| n | > N ε | u k ( n ) u 0 ( n ) | q 2 q 1 | n | > N ε ( | u k ( n ) | q + | u 0 ( n ) | q ) 2 q 1 K ( σ , q ) N ε κ ( u k q + u 0 q ) 2 q 1 K ( σ , q ) N ε κ { [ ( l + 4 α ) l 4 Λ ] q + u 0 q } ε , k N .
(2.18)
Since ε is arbitrary, combining (2.17) with (2.18), we get
u k u 0 q q = n Z | u k ( n ) u 0 ( n ) | q 0 as  k .

This shows that { u k } possesses a convergent subsequence in l q ( Z , R N ) . Therefore, E is compactly embedded in l q ( Z , R N ) for 1 q ( 2 ( 1 + σ ) / ( 3 ν ) , 2 ) . □

Lemma 2.4 Suppose that L and W satisfy ( L ν ) and (W1). Then, for u E ,
n Z | W ( n , u ( n ) ) | ϕ 1 ( N ) u γ 1 + ϕ 2 ( N ) u γ 2 , N N 0 ,
(2.19)
where
κ 1 = ( 3 ν ) γ 1 2 ( 1 + σ 1 ) 2 , κ 2 = ( 3 ν ) γ 2 2 ( 1 + σ 2 ) 2 ;
(2.20)
ϕ 1 ( N ) = a 1 [ ( | n | N ( 1 + | n | σ 1 ) 2 / ( 2 γ 1 ) [ l ˜ ( n ) ] γ 1 / ( 2 γ 1 ) ) 1 γ 1 2 + K ( σ 1 , γ 1 ) N κ 1 ] ,
(2.21)
ϕ 2 ( N ) = a 2 [ ( | n | N ( 1 + | n | σ 2 ) 2 / ( 2 γ 2 ) [ l ˜ ( n ) ] γ 2 / ( 2 γ 2 ) ) 1 γ 2 2 + K ( σ 2 , γ 2 ) N κ 2 ] .
(2.22)
Proof For N N 0 , it follows from (W1), (2.12), (2.20), (2.21) and (2.22) that
n Z | W ( n , u ( n ) ) | i = 1 2 a i n Z ( 1 + | n | σ i ) | u ( n ) | γ i i = 1 2 a i [ ( | n | N ( 1 + | n | σ i ) 2 / ( 2 γ i ) [ l ˜ ( n ) ] γ i / ( 2 γ i ) ) 1 γ i 2 + K ( σ i , γ i ) N κ i ] u γ i = ϕ 1 ( N ) u γ 1 + ϕ 2 ( N ) u γ 2 .

This shows that (2.19) holds. □

Lemma 2.5 Assume that L and W satisfy ( L ν ), (W1) and (W2). Then the functional f : E R defined by
f ( u ) = 1 2 b ( u , u ) n Z W ( n , u ( n ) ) , u E
(2.23)
is well defined and of class C 1 ( E , R ) and
f ( u ) , v = b ( u , v ) n Z ( W ( n , u ( n ) ) , v ( n ) ) , u , v E .
(2.24)

Furthermore, the critical points of f in E are the solutions of system (1.1) with u ( ± ) = 0 .

Proof Lemmas 2.2 and 2.4 imply that f defined by (2.23) is well defined on E. Next, we prove that (2.24) holds. By (W2), there exist M 1 , M 2 > 0 such that
φ i ( | x | ) M i | x | γ 2 + i 1 , x R N , | x | 1 , i = 1 , 2 .
(2.25)
For any u , v E , there exists an integer N 1 > N 0 such that | u ( n ) | + | v ( n ) | < 1 for | n | > N 1 . Then, for any sequence { θ n } n Z R with | θ n | < 1 for n Z and any number h ( 0 , 1 ) , by (W2), (2.11) and (2.25), we have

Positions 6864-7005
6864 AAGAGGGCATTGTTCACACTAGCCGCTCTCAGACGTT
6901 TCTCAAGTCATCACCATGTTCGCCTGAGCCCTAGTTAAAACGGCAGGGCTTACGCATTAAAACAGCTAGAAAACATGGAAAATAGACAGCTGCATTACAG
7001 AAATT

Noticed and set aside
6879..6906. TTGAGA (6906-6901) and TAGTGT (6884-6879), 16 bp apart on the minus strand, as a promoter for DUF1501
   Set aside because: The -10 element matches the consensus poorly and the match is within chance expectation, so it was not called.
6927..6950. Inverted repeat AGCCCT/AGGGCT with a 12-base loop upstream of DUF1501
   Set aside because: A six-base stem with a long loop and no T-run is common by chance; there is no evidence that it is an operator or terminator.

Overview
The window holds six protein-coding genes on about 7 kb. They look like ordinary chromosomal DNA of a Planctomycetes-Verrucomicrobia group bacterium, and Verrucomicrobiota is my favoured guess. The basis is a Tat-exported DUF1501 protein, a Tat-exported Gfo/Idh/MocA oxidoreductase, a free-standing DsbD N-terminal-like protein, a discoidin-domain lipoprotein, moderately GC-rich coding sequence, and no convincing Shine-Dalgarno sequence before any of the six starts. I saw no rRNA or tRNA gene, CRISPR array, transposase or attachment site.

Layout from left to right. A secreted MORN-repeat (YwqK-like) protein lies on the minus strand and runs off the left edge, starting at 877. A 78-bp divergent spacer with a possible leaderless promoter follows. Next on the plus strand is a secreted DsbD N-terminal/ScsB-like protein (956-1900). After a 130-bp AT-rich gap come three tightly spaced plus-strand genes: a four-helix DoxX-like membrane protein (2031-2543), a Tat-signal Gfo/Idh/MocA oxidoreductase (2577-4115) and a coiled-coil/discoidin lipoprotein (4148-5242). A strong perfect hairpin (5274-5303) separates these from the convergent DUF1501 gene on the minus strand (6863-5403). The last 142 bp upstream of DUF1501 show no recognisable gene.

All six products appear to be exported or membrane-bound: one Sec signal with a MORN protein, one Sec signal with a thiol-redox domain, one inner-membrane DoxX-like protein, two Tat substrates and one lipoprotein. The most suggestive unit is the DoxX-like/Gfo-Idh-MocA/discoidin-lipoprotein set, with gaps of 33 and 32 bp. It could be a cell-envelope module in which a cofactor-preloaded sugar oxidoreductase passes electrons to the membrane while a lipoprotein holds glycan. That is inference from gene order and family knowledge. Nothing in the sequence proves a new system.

n Z max h [ 0 , 1 ] | ( W ( n , u ( n ) + θ n h v ( n ) ) , v ( n ) ) | | n | N 1 max h [ 0 , 1 ] | W ( n , u ( n ) + θ n h v ( n ) ) | | v ( n ) | + | n | > N 1 max h [ 0 , 1 ] | W ( n , u ( n ) + θ n h v ( n ) ) | | v ( n ) | | n | N 1 max | x | u + v | W ( n , x ) | | v ( n ) | + i = 1 2 M i | n | > N 1 ( 1 + | n | σ i ) ( | u ( n ) | + | v ( n ) | ) γ 2 + i 1 | v ( n ) | | n | N 1 max | x | u + v | W ( n , x ) | | v ( n ) | + i = 1 2 M i | n | > N 1 ( 1 + | n | σ i ) | v ( n ) | γ 2 + i + i = 1 2 M i ( | n | > N 1 ( 1 + | n | σ i ) | u ( n ) | γ 2 + i ) 1 1 γ 2 + i × ( | n | > N 1 ( 1 + | n | σ i ) | v ( n ) | γ 2 + i ) 1 γ 2 + i | n | N 1 max | x | u + v | W ( n , x ) | | v ( n ) | + i = 1 2 M i K ( σ i , γ 2 + i ) N 1 κ 2 + i ( u γ 2 + i 1 + v γ 2 + i 1 ) v < + ,
(2.26)
where κ 2 + i = [ γ 2 + i ( 3 ν ) 2 ( 1 + σ i ) ] / 2 > 0 , i = 1 , 2 . Then by (2.23), (2.26) and Lebesgue’s dominated convergence theorem, we have
f ( u ) , v = lim h 0 + f ( u + h v ) f ( u ) h = lim h 0 + [ b ( u , v ) + h b ( v , v ) 2 n Z ( W ( n , u ( n ) + θ n h v ( n ) ) , v ( n ) ) ] = b ( u , v ) n Z ( W ( n , u ( n ) ) , v ( n ) ) .

This shows that (2.24) holds. In view of the proof of [[13], Lemma 2.6], the critical points of f in E are the solutions of system (1.1) with u ( ± ) = 0 . □

Let us prove now that f is continuous. Let u k u in E. Then there exists a constant δ > 0 such that
u ( l + 4 α ) l 4 δ , u k ( l + 4 α ) l 4 δ , k = 1 , 2 , .
(2.27)
It follows from (2.6) that
u δ , u k δ , k = 1 , 2 , .
(2.28)
By (W2), there exist M 3 , M 4 > 0 such that
φ i ( | x | ) M 2 + i | x | γ 2 + i 1 , x R N , | x | δ , i = 1 , 2 .
(2.29)
From (2.11), (2.24), (2.27), (2.28), (2.29), (W2) and the Hölder inequality, we have
| f ( u k ) f ( u ) , v | | b ( u k u , v ) | + n Z | ( W ( n , u k ( n ) ) W ( n , u ( n ) ) , v ( n ) ) | C 0 u k u v + | n | N | W ( n , u k ( n ) ) W ( n , u ( n ) ) | | v ( n ) | + | n | > N ( | W ( n , u k ( n ) ) | + | W ( n , u ( n ) ) | ) | v ( n ) | o ( 1 ) + i = 1 2 M 2 + i | n | > N ( 1 + | n | σ i ) ( | u k ( n ) | γ 2 + i 1 + | u ( n ) | γ 2 + i 1 ) | v ( n ) | o ( 1 ) + i = 1 2 M 2 + i ( | n | > N ( 1 + | n | σ i ) | u k ( n ) | γ 2 + i ) 1 1 γ 2 + i ( | n | > N ( 1 + | n | σ i ) | v ( n ) | γ 2 + i ) 1 γ 2 + i + i = 1 2 M 2 + i ( | n | > N ( 1 + | n | σ i ) | u ( n ) | γ 2 + i ) 1 1 γ 2 + i ( | n | > N ( 1 + | n | σ i ) | v ( n ) | γ 2 + i ) 1 γ 2 + i o ( 1 ) + i = 1 2 M 2 + i K ( σ i , γ 2 + i ) N κ 2 + i ( u k γ 2 + i 1 + u γ 2 + i 1 ) v = o ( 1 ) , k + , N + , v E ,

which implies the continuity of f . The proof is complete.  □

Lemma 2.6 [14]

Let X be an infinite dimensional Banach space and let f C 1 ( X , R ) be even, satisfy the (PS)-condition, and f ( 0 ) = 0 . If X = X 1 X 2 (direct sum), where X 1 is finite dimensional, and f satisfies
  1. (i)

    f is bounded from below on X 2 ;

     
  2. (ii)